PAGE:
Artists and Workshops in the Mediterranean.

Period of duration of course
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Course info
Number of course hours
32
Number of hours of lecturers of reference
20
Number of hours of supplementary teaching
12
CFU 3
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Type of exam

Seminars

Lecturer

View lecturer details

Prerequisites

The class is mainly devoted to PhD students; general knowledge of Greek art and archaeology is requested.

Programme

The course focuses on the main artistic productions and monuments from the Archaic to the Hellenistic period in the Mediterranean area. The investigation considers the most important urban contexts and monuments in the wider frame of approaches and interpretative paradigms related to the definition of artistic schools in the Greek world, to the phenomenon of  itinerant artists and the role played by the agency. Part of the course will be dedicated to iconography and "mediality" (from vases to architectonic decoration), to the "political" meaning of images in private and public spheres, to function and fruition of votive offerings in sacred space. Visits to museums and archaeological sites in Italy and Greece are mandatory.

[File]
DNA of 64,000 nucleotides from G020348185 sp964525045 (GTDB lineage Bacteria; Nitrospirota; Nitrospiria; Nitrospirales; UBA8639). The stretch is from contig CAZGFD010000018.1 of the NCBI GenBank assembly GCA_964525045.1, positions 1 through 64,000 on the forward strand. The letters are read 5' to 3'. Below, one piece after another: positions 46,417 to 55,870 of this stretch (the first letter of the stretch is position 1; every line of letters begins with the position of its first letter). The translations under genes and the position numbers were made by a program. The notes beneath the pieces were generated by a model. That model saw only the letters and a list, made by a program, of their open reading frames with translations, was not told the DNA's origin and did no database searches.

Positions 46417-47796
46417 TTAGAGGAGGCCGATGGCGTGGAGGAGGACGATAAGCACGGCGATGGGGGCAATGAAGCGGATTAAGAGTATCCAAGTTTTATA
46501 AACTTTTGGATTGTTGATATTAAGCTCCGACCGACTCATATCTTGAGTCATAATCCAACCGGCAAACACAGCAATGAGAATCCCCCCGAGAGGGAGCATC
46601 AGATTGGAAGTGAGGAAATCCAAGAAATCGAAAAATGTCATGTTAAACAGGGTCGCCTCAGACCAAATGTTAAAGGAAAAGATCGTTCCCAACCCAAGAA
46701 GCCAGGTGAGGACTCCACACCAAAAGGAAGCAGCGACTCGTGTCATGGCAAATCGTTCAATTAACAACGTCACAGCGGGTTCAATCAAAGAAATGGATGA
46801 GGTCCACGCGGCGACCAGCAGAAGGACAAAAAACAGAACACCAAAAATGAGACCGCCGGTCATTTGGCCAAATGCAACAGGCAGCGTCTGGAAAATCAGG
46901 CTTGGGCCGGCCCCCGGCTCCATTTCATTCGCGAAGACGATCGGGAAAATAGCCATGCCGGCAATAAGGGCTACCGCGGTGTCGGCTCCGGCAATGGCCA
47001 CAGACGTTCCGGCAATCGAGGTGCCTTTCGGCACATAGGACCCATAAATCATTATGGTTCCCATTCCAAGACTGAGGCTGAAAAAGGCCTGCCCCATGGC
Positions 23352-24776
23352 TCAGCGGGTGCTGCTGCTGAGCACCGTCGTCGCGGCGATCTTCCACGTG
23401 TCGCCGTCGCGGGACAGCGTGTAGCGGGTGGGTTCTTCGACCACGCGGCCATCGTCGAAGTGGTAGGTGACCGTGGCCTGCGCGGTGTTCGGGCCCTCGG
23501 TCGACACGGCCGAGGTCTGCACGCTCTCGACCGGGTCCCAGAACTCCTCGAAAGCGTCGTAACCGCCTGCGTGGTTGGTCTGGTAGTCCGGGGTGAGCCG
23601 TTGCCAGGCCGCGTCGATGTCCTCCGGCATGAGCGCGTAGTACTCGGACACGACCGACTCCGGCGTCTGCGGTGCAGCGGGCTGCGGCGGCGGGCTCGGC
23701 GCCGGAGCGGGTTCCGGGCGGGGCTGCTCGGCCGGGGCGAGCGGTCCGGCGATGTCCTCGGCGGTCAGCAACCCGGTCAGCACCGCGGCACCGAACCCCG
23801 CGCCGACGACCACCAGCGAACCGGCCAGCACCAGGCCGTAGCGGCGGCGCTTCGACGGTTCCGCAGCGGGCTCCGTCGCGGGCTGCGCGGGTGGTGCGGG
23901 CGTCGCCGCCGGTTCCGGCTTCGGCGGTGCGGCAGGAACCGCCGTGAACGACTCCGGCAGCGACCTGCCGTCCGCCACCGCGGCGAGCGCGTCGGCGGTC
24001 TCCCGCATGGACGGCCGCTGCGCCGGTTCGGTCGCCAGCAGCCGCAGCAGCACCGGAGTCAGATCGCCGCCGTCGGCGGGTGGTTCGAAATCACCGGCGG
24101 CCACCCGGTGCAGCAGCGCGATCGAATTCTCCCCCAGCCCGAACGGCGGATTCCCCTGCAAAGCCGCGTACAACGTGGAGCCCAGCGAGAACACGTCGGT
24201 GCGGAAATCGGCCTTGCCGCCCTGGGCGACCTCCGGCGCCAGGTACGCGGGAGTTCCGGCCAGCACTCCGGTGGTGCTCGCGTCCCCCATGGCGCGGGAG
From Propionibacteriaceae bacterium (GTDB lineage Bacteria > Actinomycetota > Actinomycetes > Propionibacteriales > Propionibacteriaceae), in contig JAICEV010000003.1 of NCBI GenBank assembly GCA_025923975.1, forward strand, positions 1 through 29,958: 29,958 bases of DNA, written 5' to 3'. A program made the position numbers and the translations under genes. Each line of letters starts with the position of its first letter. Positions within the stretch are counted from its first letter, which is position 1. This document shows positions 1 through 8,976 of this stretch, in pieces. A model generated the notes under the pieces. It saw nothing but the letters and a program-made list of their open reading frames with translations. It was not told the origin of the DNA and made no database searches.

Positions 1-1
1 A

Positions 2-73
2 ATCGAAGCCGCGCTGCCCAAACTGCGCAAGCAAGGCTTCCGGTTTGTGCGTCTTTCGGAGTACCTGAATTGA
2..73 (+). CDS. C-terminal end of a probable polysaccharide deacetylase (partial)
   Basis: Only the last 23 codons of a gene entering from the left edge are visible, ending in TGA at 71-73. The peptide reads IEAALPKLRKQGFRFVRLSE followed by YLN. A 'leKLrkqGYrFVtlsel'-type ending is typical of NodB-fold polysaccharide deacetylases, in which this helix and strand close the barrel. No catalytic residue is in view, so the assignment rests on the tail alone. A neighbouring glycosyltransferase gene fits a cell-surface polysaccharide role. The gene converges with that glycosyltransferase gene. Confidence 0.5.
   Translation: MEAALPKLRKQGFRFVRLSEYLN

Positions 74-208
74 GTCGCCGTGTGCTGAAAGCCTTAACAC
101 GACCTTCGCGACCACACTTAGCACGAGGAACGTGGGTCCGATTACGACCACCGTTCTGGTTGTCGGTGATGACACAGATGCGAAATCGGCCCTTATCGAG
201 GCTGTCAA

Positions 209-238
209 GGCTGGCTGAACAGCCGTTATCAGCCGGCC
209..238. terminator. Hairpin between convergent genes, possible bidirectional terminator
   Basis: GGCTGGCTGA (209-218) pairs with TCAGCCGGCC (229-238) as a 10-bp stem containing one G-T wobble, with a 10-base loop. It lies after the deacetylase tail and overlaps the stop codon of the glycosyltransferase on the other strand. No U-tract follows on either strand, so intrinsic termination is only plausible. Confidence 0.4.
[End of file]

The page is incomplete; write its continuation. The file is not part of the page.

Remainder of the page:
Educational aims

The class provide historical, cultural, geographic, chronological coordinates of the artistic phenomenon and its main monuments; some topics will be addressed during visits to archaeological museums and sites.

Bibliographical references

G. Adornato (a cura di), Scolpire il marmo. Importazioni, artisti itineranti, scuole artistiche nel Mediterraneo antico, Milano 2010

V. Barlou, Die archaische Bildhauerkunst von Paros. Untersuchungen zur stilistischen Entwicklung der anthropomorphen Rundplastik, Wiesbaden 2014

B. Fehr, Bildformeln und Bildtypen in der archaisch-griechischen Kunst als Ausdruck von sozialen Normen und Werten, in Hephaistos 18 (2000) 103-154

E. Greco (a cura di). Topografia di Atene. Sviluppo urbano e monumenti dalle origini al III sec. d.C., Atene-Paestum 2010-2015

F. Lissarrague, Vases grecs. Les Athéniens et leurs images, Paris 1999

A.E. Raubitschek, Dedications from the Athenian Akropolis, Cambridge, Mass., 1949